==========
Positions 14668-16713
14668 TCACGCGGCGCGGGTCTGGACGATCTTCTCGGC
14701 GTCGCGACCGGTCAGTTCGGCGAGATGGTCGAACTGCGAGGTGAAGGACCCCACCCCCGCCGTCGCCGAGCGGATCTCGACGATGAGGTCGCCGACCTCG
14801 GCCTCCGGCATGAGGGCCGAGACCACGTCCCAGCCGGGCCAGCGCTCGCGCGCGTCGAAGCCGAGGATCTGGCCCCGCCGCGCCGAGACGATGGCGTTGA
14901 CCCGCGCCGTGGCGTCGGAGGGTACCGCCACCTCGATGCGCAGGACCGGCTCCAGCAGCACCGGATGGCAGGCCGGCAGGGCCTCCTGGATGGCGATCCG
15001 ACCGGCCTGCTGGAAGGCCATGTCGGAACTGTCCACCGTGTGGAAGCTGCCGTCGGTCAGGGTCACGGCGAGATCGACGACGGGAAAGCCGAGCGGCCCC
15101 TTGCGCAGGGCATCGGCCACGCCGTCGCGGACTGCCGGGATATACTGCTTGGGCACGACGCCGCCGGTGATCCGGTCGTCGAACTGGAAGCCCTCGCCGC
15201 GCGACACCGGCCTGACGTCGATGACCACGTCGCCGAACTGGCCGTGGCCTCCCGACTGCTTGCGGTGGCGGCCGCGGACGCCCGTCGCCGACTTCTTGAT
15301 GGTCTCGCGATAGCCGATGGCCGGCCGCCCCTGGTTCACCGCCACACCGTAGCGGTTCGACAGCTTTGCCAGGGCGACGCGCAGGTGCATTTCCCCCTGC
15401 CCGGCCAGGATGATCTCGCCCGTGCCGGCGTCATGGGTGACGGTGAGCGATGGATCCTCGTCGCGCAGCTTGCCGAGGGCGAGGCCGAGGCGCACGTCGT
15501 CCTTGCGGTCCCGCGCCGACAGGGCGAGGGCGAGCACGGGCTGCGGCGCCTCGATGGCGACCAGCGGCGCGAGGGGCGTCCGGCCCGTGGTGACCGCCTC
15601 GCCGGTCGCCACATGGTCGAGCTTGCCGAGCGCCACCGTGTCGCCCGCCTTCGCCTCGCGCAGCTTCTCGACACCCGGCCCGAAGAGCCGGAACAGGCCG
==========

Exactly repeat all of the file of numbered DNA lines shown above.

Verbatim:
Positions 14668-16713
14668 TCACGCGGCGCGGGTCTGGACGATCTTCTCGGC
14701 GTCGCGACCGGTCAGTTCGGCGAGATGGTCGAACTGCGAGGTGAAGGACCCCACCCCCGCCGTCGCCGAGCGGATCTCGACGATGAGGTCGCCGACCTCG
14801 GCCTCCGGCATGAGGGCCGAGACCACGTCCCAGCCGGGCCAGCGCTCGCGCGCGTCGAAGCCGAGGATCTGGCCCCGCCGCGCCGAGACGATGGCGTTGA
14901 CCCGCGCCGTGGCGTCGGAGGGTACCGCCACCTCGATGCGCAGGACCGGCTCCAGCAGCACCGGATGGCAGGCCGGCAGGGCCTCCTGGATGGCGATCCG
15001 ACCGGCCTGCTGGAAGGCCATGTCGGAACTGTCCACCGTGTGGAAGCTGCCGTCGGTCAGGGTCACGGCGAGATCGACGACGGGAAAGCCGAGCGGCCCC
15101 TTGCGCAGGGCATCGGCCACGCCGTCGCGGACTGCCGGGATATACTGCTTGGGCACGACGCCGCCGGTGATCCGGTCGTCGAACTGGAAGCCCTCGCCGC
15201 GCGACACCGGCCTGACGTCGATGACCACGTCGCCGAACTGGCCGTGGCCTCCCGACTGCTTGCGGTGGCGGCCGCGGACGCCCGTCGCCGACTTCTTGAT
15301 GGTCTCGCGATAGCCGATGGCCGGCCGCCCCTGGTTCACCGCCACACCGTAGCGGTTCGACAGCTTTGCCAGGGCGACGCGCAGGTGCATTTCCCCCTGC
15401 CCGGCCAGGATGATCTCGCCCGTGCCGGCGTCATGGGTGACGGTGAGCGATGGATCCTCGTCGCGCAGCTTGCCGAGGGCGAGGCCGAGGCGCACGTCGT
15501 CCTTGCGGTCCCGCGCCGACAGGGCGAGGGCGAGCACGGGCTGCGGCGCCTCGATGGCGACCAGCGGCGCGAGGGGCGTCCGGCCCGTGGTGACCGCCTC
15601 GCCGGTCGCCACATGGTCGAGCTTGCCGAGCGCCACCGTGTCGCCCGCCTTCGCCTCGCGCAGCTTCTCGACACCCGGCCCGAAGAGCCGGAACAGGCCG